2012 UK Airshows : REVIEW
RFC 100th Anniversary Fly-in, Stow Maries2012 marks the 100th Anniversary of Royal Flying Corps and the year will see a number of events to mark the centenary of the corps and a number of the early squadrons. However one of the first venues to host a celebration was also perhaps the most unique; the preserved RFC aerodrome at Stow Maries in Essex.
Paul Johnson/Flightline UK reports. All photography copyright of the author.
Situated to the north of South Woodham Ferres in the southern part of Essex there is a unique reminder of the early days of British military aviation – Stow Maries. The aerodrome was commissioned in response to the growing threat to London by the Zeppelin airships and the Gotha Bombers of the Imperial German Air Forces.
Flying commenced at Stow Maries when 37 (Home Defence) Squadron arrived in September 1916. The squadron was devided into flights with ‘B’ flight taking up Stow Maries. The remaining flights were based at Woodham Mortimer (HQ Flight), Goldhangar (‘C’ Flight) and Rochford (‘A’ flight). Rochford retained an aviation role ever since is now known better as London Southend Airport!
Operational flying began after a period of training in May 1917 and unit flew both day and night patrols. 37’s first ‘kill’ came on the 17th June when 2nd Lieutenant LP Watkins downed Zeppelin L48 at Theberton, Suffolk. This actually was the last Zeppelin to be downed over the UK in the First World War.
Stow Maries soon became a Royal Air Force station when the service was formed on the 1st April 1918 and the various flights soon started to be moved to Stow Maries as the station was developed with more accommodation buildings. By late 1918 the station was home to 219 men and 16 aircraft. The station remained active following Armistice Day and the final flight (‘C’) was brought to Stow Maries in February bringing together over 300 personnel and 24 aircraft. With peace however soon came closure at 37 Squadron moved to RAF Biggin Hill and the station was closed.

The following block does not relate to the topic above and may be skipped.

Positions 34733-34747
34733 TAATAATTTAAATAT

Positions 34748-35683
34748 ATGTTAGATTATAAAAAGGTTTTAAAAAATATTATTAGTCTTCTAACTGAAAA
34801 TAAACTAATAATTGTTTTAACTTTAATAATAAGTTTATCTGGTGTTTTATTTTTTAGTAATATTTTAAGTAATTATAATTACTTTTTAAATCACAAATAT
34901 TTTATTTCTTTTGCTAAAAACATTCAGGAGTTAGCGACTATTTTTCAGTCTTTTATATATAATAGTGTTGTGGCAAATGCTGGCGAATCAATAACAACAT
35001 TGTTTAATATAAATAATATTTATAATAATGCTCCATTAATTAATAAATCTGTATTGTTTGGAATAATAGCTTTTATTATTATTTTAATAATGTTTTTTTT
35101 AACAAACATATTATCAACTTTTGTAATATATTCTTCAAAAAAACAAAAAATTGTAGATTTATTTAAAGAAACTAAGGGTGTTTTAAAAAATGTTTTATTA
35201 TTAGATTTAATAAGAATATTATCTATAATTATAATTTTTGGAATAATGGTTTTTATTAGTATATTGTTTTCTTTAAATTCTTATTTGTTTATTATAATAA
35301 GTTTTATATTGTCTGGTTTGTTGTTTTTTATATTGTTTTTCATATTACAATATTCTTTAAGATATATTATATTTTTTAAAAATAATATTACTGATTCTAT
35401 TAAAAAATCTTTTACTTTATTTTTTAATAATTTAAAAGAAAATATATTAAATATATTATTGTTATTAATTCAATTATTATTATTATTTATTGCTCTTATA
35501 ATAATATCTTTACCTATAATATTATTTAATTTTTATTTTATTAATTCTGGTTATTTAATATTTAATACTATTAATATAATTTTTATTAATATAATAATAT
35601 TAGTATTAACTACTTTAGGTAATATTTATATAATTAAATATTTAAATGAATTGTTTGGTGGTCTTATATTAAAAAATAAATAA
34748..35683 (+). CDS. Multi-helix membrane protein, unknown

What is amazing about Stow Maries is that the buildings have been preserved though they have seen many uses including accommodation.
Today the buildings and the site have been sympathetically preserved to house a museum and perhaps one of the finest memorials to the men of the RFC who became some of the first airborne defenders of the nation’s capital.
xThe May Bank Holiday weekend saw the aerodrome host it’s RFC 100th Anniversary Fly-in event. It was somewhat ironic that on the drive up to Stow Maries that the RAF and Royal Navy could be seen flying exercises to prepare themselves to defend London’s airspace for this summer’s Olympics Games. Sadly we didn’t have the summer weather and that did prevent a lot of aircraft from making it to Stow Maries. However it has to be said that Stow Maries is one of the most interesting places I’ve visited in a long time with some very interesting exhibits alongside the preserved buildings and memorial. There was also an incredible collection of large scale Radio Controlled Models from the Dawn Patrol team which provided regular displays throughout the day. Many of them looked so good in the air, they could easily be mistaken for the real thing. There were also ground demonstrations of First World War Army life and of their equipment.
Stow Maries certainly provided a very different day out covering an often forgotten period of UK air defence and military life. It is a certain a place worthy of visit at any time of the year.
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